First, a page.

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International Journal of Scientific and Engineering Research
ISSN Online 2229-5518
ISSN Print: 2229-5518 12    
Website: http://www.ijser.org
scirp IJSER >> Volume 2, Issue 12, December 2011
Terminal Velocity of Canola Oil, Hexane, and Gasoline Drops Rising in Water due to Buoyancy
Full Text(PDF, 3000)  PP.  
Benjamin Michael Cole Friedman, Cynthia Ross Friedman
Acceleration, buoyancy, drag, drops, friction, projected area, spheres, terminal velocity.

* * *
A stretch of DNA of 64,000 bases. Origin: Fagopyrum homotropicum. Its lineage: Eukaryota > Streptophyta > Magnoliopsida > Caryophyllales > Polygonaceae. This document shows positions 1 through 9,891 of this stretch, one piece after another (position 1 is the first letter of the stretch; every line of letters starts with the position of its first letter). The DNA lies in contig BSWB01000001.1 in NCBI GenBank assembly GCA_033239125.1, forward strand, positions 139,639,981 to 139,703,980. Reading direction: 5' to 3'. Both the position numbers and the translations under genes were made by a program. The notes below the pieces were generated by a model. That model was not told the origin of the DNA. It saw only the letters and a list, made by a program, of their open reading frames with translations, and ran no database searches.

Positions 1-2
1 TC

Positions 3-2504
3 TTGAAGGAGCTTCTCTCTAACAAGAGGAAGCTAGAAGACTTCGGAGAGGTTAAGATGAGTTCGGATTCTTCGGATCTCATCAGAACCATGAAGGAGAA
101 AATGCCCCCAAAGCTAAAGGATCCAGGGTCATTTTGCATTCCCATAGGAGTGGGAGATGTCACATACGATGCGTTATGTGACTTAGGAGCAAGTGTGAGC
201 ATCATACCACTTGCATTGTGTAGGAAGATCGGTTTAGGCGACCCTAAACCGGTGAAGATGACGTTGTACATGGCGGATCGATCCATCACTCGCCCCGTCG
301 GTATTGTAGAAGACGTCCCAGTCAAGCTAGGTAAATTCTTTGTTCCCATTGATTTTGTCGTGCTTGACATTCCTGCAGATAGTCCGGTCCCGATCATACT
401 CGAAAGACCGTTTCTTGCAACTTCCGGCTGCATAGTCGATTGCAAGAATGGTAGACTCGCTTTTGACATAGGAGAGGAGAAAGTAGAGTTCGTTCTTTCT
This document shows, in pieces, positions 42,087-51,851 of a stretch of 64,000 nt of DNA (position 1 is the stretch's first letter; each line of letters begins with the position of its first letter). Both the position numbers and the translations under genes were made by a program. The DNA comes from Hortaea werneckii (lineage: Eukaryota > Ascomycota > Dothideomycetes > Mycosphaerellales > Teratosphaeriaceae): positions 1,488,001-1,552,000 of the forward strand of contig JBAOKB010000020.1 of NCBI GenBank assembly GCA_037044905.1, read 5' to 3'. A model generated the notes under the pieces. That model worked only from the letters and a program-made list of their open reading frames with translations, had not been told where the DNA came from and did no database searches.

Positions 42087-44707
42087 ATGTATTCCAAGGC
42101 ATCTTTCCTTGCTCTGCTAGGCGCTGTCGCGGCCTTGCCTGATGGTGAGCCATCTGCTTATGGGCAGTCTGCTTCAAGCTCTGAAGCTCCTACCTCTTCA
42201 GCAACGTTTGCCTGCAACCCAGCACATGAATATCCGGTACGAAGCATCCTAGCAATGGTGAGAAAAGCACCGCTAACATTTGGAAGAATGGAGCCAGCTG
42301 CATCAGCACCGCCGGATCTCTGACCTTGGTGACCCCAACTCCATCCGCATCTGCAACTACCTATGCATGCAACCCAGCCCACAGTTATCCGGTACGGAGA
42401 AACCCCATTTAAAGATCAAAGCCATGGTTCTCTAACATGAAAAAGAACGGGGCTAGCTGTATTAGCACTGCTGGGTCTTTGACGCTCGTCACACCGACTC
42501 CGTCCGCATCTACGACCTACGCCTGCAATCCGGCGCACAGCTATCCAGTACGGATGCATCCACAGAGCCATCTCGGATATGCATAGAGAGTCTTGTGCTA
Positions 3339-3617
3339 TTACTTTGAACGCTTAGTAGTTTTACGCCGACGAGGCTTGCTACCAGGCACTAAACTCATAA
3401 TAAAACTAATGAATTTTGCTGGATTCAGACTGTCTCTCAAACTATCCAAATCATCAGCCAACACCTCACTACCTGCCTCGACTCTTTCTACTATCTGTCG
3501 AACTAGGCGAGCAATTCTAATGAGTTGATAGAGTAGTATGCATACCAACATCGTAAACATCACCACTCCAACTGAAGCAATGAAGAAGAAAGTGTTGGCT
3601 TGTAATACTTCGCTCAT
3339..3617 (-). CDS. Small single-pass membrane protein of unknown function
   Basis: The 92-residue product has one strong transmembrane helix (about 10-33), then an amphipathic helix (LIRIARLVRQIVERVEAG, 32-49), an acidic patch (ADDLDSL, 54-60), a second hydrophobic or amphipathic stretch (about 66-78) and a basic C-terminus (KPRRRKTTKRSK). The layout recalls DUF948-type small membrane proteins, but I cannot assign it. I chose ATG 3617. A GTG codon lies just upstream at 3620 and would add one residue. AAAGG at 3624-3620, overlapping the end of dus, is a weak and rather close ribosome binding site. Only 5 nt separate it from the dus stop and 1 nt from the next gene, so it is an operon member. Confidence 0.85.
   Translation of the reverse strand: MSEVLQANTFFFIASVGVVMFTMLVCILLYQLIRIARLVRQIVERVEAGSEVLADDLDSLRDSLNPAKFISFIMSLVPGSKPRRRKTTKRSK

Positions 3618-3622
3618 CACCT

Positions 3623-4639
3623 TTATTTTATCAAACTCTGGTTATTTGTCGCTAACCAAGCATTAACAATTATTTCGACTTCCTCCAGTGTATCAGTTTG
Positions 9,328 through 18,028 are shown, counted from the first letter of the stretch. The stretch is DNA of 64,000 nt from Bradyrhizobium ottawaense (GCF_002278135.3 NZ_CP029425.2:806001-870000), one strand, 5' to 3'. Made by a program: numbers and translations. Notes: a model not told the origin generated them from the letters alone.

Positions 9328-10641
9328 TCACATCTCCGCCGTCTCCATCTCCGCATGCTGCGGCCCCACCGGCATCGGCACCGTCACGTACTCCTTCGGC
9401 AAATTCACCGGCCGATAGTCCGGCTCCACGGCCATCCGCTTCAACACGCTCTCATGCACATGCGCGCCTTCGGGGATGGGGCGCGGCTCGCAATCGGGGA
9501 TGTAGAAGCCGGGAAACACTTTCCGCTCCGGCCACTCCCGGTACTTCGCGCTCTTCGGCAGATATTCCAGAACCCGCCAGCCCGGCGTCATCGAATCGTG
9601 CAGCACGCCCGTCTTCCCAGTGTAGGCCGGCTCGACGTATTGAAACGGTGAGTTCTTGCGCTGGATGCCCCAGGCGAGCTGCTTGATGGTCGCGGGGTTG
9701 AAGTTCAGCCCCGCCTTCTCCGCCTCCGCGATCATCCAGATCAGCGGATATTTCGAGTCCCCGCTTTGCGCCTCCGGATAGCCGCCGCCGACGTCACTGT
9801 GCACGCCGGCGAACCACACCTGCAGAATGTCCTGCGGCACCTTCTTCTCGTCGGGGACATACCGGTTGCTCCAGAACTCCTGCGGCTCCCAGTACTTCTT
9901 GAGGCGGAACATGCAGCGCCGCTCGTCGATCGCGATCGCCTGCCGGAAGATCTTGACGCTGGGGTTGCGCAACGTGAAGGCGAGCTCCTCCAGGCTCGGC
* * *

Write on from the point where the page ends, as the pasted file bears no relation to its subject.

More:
Drops, globules of a liquid in another liquid, are extremely important in many natural processes and industrial applications. The purpose of this study was to devise a method to measure the terminal velocity of drops rising in water due to buoyancy, and to compare observed values with the theoretical. Two questions were explored: (1) Do these drops continue to accelerate upward from a depth of 6 cm; and, (2) Does the terminal velocity of these drops (modifying the experiment accordingly if not) match the theoretical (calculated) values? A syringe was used to inject 0.1 cm3 (0.1 mL) drops of three liquids (oil, hexane, and gasoline) into a vessel at a depth of 6 cm, and the resulting motion was video captured and imported into the shareware kinematics program Tracker for analysis and determination of terminal velocity. The experiments showed that the drops reached terminal velocity before reaching the surface (2.23 ± 0.10 cm, 1.48 ± 0.07 cm, and 1.35 ± 0.06 cm above the injection point, respectively). Secondly, the term 2Πr² as well as the accepted term of Πr² was used for the projected area in the theoretical equation for terminal velocity in order to account for drop flattening during ascension. As a result, the calculated value with the new term accurately predicted the observed, doing so better than the accepted term for all three liquids, and might be used to improve the accepted theory
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